Category Archives: Economics

The Greatest Monopoly of All

Matt Fagerstrom

Matt Fagerstrom

Matthew Fagerstrom is an economics and political science student at Villanova University. He is currently working alongside a professor on a study of wealth inequality. His favorite areas of economics are the minimum wage and monetary policy.
Matt Fagerstrom

Latest posts by Matt Fagerstrom (see all)

There is an unlimited want for goods and services. Indeed, this is part of the definition of economics, that the dismal science is the study of how individuals allocate scarce resources to resolve infinite wants, but just because a good or service is not supplied on the market does not mean that it is outside of the purview of economics or that the demand for said good or service does not obey all the traditional laws of economics. While the decision making process is often different in the political and economic sphere owing to a change in incentives, the praxeological laws of human action still apply no matter where the individual is acting.

One good that does not exist in the private sector and is usually not studied much from the point of view of mainstream (read: Keynesian) economists is the market for leadership or governance, even though governance is certainly a vital service without which there would be great difficulty in organizing human interaction. For the most part, there is very little competition in the market for leadership; it is the most monopolized market on the planet. While it may be argued that there are 196 different firms offering the service of governance, that is that there are 196 countries (depending on how lenient one is with sovereignty), the truth is that the fact that most of these are nation states makes it remarkably difficult to simply move if one finds their particular governance firm to be doing a poor job, although some do move, and within a given geographic area there is only one leadership firm to choose from (I will continue to use the terms governance and leadership interchangeably throughout the article, although I know that the words do mean two different things).

Certainly some countries are further broken down into provinces, states, or cantons, which allows some competition between the aliquot parts, but the states are still a monopoly within their state boundaries. One may move from California to Texas, but one is still in the United States, which limits the ability of one to shop around for different codes of law, so to speak. Simply put, by all conceivable metrics a country is monopoly within its geographic borders.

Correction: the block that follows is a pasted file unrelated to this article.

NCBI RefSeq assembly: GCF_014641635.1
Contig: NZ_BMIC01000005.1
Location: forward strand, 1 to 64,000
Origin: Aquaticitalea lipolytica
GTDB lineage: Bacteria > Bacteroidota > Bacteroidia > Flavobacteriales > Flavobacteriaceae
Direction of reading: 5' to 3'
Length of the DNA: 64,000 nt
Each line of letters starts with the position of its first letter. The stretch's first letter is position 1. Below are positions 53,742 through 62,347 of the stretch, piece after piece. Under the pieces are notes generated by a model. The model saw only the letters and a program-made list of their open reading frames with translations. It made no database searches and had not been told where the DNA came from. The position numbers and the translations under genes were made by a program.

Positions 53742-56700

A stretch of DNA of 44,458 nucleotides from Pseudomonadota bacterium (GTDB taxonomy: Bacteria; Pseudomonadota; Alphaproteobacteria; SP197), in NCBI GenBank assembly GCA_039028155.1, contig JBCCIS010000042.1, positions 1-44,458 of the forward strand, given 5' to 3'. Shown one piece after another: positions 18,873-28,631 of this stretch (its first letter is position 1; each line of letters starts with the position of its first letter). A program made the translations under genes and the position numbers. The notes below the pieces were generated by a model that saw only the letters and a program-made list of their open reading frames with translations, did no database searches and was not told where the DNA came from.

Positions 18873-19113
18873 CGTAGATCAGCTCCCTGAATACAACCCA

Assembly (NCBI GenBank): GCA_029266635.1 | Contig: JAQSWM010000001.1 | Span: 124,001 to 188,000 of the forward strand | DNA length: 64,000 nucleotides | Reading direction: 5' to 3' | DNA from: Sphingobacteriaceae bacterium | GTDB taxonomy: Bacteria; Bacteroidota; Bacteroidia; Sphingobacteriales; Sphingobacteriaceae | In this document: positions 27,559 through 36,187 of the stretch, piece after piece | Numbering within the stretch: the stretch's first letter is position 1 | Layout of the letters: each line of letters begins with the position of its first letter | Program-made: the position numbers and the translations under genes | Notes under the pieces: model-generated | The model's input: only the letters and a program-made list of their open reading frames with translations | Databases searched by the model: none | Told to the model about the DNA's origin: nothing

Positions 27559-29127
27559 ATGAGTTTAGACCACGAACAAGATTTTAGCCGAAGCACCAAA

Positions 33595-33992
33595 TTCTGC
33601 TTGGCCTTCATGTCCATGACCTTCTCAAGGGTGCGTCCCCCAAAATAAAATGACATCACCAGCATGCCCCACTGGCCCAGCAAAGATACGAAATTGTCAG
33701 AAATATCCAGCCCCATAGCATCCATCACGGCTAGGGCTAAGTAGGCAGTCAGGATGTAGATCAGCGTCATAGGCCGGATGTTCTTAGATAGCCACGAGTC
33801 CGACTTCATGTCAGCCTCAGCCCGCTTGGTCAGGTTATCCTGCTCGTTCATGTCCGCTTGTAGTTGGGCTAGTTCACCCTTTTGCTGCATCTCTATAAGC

What is the point in defining countries as monopolies? It is to argue that whatever arguments are created to castigate monopolies on the market may also be equally applied to governments; in fact, these arguments are made all the stronger by the fact that competition in the market for governance is often rigorously outlawed by the monopoly firm. The arguments against monopolies are that they can provide an inferior good at a much higher price, that they have little to no incentive to respond to consumer complaints or demand, and that they prevent others from entering the market and satisfying consumer demands more adequately by erecting barriers to entry. This is undoubtedly true of governments. Taking the United States as an example, they provide an inferior good at a higher price in the form of only 30 cents going to those in need for every dollar of aid compared to 70 cents of every dollar going to those in need through private charity, they are immune to consumer complaints considering that congressional approval hovers at 15%, and they erect barriers to entry by preventing people from forming their own governments within the United States. I could list countless other examples, but suffice it to say that this is problematic considering that governance is the one service that enables us to have all other services. Without a system of property rights, there can be no economy, and one of the major purposes of a system of governance is to protect such rights; a monopoly firm does a poor job of it by all accounts.

One of the major complaints against capitalism is that it produces monopolies or oligopolies that harm consumer welfare. While it is not true that monopolies do not form under free market capitalism, since businesses cannot force you to buy their products at the end of a gun, governments can and do force you to pay for their services with legions of tax collectors and policemen ready to enforce the tax code, with violence if necessary.

Just to digress for a moment on the issue of free market monopolies not existing, I mean monopolies not merely in the sense of having a large market share, but in the negative sense of being a coercive monopoly that can prevent others from entering the market. All examples of a monopoly rising on the market are either from a grant of government privilege, which is certainly not a free market, or an example of an amazing entrepreneur who is aiding consumer welfare instead of hindering it, and not examples of predatory price fixing or any other anti-competitive method; antitrust laws are simply ineffective at aiding consumers and most likely only make them worse off.